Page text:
Statistics crop up in many different subjects from the sciences to the social sciences, but are scholars guilty of abusing them rather than using them accurately?
Questions have been raised about academics' use of statistics by the findings of an independent review into the science of the "Climategate" affair. The review, led by Lord Oxburgh, cleared scientists at the University of East Anglia's Climatic Research Unit (CRU) of allegations that they manipulated data and tailored research results to support an agenda predicated on the existence of man-made climate change.
But the findings, published last month, also suggest that the scientists could have used better statistical techniques to analyse their results.
"We cannot help remarking that it is very surprising that research in an area that depends so heavily on statistical methods has not been carried out in close collaboration with professional statisticians," the report notes.
"Indeed, there would be mutual benefit if there were closer collaboration and interaction between CRU and a much wider scientific group."
The issue identified in the CRU's work was not one of statistical techniques being used inappropriately but rather that those used were not always "best for the purpose".
However, Denis Mollison, emeritus professor of applied probability at Heriot-Watt University, said that the problem of poor-quality statistical analysis was common elsewhere in the academy.
"There are lots of fields of science where statistics crop up from time to time, (but academics) don't have statistical analysts to help or don't even realise that they have a problem," he explained.
The scientific literature was being affected as a result, Professor Mollison said.
"There are lots of papers where academics have done their best, but while their science is good, their statistics are rubbish. They are not aware of it, the peer reviewers are not aware of it, and journal editors may not realise that (the papers) need to be reviewed by proper statisticians."
Part of the problem, he said, was that many scholars relied on courses they had done decades ago. Another issue was that there were not enough well-trained statisticians to go round.
No points for guessing
Social science in particular is an area that could benefit from a better and wider understanding of statistical techniques, according to Sheila Bird, senior statistician at the Medical Research Council's Biostatistics Unit and visiting professor at the University of Strathclyde.
She said that while appropriate experimental design and statistical methods were de rigueur in medical fields, where the issue has been high on the agenda since the 1970s, the same could not always be said about the social sciences.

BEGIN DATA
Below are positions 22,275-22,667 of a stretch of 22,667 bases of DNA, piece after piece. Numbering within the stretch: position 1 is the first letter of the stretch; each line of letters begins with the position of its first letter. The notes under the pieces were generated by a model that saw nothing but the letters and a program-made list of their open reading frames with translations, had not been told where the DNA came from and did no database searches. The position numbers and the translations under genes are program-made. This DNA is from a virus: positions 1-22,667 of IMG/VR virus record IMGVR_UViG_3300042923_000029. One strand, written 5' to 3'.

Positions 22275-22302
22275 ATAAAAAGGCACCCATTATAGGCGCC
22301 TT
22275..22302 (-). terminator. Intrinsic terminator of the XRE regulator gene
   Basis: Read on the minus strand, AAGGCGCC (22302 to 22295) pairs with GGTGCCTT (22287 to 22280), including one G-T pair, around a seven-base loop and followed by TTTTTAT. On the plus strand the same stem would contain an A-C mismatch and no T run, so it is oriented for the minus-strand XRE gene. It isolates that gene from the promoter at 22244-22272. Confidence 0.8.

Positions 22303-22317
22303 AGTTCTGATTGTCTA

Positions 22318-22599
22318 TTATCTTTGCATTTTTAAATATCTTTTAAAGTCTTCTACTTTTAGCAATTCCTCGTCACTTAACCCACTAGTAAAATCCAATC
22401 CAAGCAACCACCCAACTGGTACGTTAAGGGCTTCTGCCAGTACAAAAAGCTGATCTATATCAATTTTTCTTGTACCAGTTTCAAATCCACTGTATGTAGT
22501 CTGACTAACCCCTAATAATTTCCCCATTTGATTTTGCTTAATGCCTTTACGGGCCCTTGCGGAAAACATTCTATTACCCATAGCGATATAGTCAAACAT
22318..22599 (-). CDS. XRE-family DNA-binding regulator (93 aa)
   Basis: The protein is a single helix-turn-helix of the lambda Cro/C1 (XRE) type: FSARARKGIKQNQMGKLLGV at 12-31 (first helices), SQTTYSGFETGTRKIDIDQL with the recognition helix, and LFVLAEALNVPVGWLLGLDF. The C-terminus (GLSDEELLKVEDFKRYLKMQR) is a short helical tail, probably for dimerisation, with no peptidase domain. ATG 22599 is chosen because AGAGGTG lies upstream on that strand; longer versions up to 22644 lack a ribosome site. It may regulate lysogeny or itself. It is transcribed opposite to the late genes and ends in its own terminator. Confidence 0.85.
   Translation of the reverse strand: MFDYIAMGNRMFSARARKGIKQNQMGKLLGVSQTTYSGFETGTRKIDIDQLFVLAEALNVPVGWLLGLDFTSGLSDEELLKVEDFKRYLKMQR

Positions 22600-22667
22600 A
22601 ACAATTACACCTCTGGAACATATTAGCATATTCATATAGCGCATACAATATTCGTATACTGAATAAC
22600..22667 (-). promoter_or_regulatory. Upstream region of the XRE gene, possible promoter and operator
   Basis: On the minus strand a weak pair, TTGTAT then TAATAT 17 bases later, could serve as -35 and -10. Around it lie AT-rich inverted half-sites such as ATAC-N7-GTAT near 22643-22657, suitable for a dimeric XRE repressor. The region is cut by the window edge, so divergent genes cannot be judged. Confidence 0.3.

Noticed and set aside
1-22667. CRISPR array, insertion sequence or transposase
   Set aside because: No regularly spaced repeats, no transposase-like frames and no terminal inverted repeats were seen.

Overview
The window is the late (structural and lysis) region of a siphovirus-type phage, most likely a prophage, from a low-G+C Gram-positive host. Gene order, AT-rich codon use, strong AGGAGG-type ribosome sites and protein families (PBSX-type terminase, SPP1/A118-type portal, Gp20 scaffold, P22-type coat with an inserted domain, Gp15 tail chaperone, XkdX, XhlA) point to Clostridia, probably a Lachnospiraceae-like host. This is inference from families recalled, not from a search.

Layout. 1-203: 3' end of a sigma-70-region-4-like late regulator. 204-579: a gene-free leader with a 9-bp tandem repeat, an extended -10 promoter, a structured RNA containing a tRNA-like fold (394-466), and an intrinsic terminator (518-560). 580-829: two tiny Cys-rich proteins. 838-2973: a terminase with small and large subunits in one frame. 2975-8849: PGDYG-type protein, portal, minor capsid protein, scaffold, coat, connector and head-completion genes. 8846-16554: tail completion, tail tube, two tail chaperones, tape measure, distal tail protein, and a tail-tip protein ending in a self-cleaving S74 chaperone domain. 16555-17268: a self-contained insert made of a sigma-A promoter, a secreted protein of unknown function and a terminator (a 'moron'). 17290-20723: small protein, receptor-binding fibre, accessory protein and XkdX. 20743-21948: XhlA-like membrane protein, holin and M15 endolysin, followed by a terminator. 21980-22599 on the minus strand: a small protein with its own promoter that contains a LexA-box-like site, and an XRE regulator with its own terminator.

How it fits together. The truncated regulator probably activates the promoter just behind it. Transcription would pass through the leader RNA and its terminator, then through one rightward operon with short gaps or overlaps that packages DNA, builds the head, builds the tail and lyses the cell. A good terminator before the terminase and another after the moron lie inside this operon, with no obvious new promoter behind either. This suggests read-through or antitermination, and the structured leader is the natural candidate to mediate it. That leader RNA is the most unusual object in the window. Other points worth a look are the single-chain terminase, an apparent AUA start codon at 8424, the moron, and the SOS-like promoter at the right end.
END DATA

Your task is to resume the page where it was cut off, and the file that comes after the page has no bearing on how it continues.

"There is a lack of randomised controlled trials, particularly in the social sciences," said Professor Bird, who is chair of the surveys, design and statistics subcommittee of the Home Office Science Advisory Committee.
"We need much better designed experiments and a much greater appreciation of the need for precision in estimation and statistical reporting."
Her comments chime with the findings of a recent study funded by the Economic and Social Research Council.
The International Benchmarking Review of UK Sociology, published last month, says that UK sociologists make "relatively little use of statistical methods". In fact, it continues, the discipline can be "skeptical ... or even hostile" to quantitative methods.
"Most British-trained sociologists cannot read the quantitative literature in sociology with any degree of understanding," the report says, noting that this "deficit" can be traced to the absence of statistical techniques in undergraduate sociology programmes.
David Hand, professor of statistics at Imperial College London and a member of the Oxburgh review, agreed that the use of statistics in the academy was a matter of concern.
"It is a good idea (for a researcher) to get a statistician, and it is a good idea to get one before you collect your data," he said.
But others think that this is not always practical.
Anthony Atkinson, a professor in the department of statistics at the London School of Economics, said that statisticians were very often occupied with their own work.
Like other academics, they are employed to teach and publish research, and "are not employed to be helpful any more than members of other departments".